In an earlier post, Close the Distance, the idea was to get closer in physical proximity to avoid raised voices, tension, and misunderstandings.
What about closing another kind of distance – a distance that may have developed when what the parents are doing isn’t working? Or when children get to that age where they seemingly want little to do with their parents?
Before closing this distance, visualize yourself being the parent you want to be, having the relationship you desire. Remind yourself that your child is a valuable, precious human being. And you are valuable to them (even though they might deny it.) Visualize being with your child. See yourself with an open mind and heart. Imagine the energy in your body is pleasant and light.
Outwardly, closing this distance with younger children involves kneeling down to their level; letting them know you miss them when they’re gone and are glad that they are in your life; getting playful and creative with singing, dancing, reading or sitting together. Friendliness helps close the distance.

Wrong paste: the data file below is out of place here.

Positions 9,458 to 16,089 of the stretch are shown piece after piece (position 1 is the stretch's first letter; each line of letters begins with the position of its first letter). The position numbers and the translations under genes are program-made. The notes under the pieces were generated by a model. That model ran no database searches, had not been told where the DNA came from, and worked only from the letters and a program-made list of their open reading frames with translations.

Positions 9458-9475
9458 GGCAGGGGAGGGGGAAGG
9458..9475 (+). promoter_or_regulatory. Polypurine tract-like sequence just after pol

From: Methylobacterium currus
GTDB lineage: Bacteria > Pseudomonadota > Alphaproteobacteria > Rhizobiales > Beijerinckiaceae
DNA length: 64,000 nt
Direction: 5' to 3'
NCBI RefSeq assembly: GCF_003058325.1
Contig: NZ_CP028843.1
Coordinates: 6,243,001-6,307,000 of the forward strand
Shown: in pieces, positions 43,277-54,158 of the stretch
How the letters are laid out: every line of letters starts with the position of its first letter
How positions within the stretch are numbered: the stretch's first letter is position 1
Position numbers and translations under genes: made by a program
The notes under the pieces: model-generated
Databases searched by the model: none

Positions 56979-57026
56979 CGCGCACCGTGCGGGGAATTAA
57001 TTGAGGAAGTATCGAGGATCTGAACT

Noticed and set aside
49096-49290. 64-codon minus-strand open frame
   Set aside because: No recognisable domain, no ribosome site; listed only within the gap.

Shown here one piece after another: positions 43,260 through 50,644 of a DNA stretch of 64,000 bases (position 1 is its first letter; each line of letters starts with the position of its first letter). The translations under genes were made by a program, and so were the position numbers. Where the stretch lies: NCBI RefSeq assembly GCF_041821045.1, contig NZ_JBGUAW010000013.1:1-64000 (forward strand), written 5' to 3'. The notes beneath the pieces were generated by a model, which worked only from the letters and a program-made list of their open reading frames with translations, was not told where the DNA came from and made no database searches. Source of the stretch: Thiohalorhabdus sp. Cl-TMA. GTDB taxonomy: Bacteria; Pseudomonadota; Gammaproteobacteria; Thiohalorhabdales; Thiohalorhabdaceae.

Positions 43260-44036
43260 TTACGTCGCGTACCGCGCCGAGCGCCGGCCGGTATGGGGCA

With older children, they tend to withdraw from adults when they feel misunderstood or have other strong emotions like anger, fear, or self-judgment. Don’t expect them to take the initiative. They have a need for privacy. Look for opportunities to close the distance, yet still respect this need. Look for an invitation from them in a glance or a word. And invite them into your space.
Use gentle, friendly words. Share something from your day, then ask, “What happened in yours?” (Avoid asking “yes” and “no” questions or “How was your day today?” The most common response is “fine”… )
I like this suggestion on how to talk to teens from Ken Canfield on fathers.com:
“It’s so important to treat teens with respect—even if they don’t show respect to us. We can’t take their disrespect personally. If your teenager comes home in a foul mood, try a statement like this: ‘Wow, it looks like you have a lot on your mind. Why don’t you take a break, and if you want to talk about something, just let me know.'”
Touch is as important now as ever. Ask if you can give your child a hug or hold their hand.
Above all, be prepared to listen. Sometimes we all need to be simply heard – without an agenda of fixing or changing us.
Find a way to let your child know that you are glad they are in your life. Daily. This will surely help close the distance. And,even if the distance isn’t there, most of us can take advantage of more opportunities to get even closer.